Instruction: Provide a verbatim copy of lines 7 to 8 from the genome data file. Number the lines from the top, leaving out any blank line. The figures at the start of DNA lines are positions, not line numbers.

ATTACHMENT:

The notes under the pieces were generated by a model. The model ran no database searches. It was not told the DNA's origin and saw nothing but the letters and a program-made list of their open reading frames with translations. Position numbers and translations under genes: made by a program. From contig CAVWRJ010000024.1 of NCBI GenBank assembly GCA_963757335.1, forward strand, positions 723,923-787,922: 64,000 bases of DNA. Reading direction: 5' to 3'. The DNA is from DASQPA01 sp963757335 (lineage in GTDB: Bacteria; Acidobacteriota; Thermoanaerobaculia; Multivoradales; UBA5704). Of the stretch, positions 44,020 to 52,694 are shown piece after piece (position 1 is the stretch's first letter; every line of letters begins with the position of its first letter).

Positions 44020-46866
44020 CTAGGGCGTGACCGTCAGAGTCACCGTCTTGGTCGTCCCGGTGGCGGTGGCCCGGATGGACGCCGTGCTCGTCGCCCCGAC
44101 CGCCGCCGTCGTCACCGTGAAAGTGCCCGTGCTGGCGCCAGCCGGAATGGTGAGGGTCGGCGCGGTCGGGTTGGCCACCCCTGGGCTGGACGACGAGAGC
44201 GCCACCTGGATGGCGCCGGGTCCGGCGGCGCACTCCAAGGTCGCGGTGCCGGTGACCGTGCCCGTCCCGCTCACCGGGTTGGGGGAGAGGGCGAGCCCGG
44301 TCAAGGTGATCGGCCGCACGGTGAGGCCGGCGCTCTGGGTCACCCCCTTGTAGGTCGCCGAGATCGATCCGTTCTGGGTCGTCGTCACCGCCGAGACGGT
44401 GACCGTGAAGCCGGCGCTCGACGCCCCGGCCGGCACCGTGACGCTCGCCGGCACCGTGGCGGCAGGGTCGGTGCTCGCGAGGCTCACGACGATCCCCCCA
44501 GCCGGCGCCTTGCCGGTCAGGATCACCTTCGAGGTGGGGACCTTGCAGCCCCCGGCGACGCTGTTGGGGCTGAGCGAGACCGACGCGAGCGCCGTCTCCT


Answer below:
44401 GACCGTGAAGCCGGCGCTCGACGCCCCGGCCGGCACCGTGACGCTCGCCGGCACCGTGGCGGCAGGGTCGGTGCTCGCGAGGCTCACGACGATCCCCCCA
44501 GCCGGCGCCTTGCCGGTCAGGATCACCTTCGAGGTGGGGACCTTGCAGCCCCCGGCGACGCTGTTGGGGCTGAGCGAGACCGACGCGAGCGCCGTCTCCT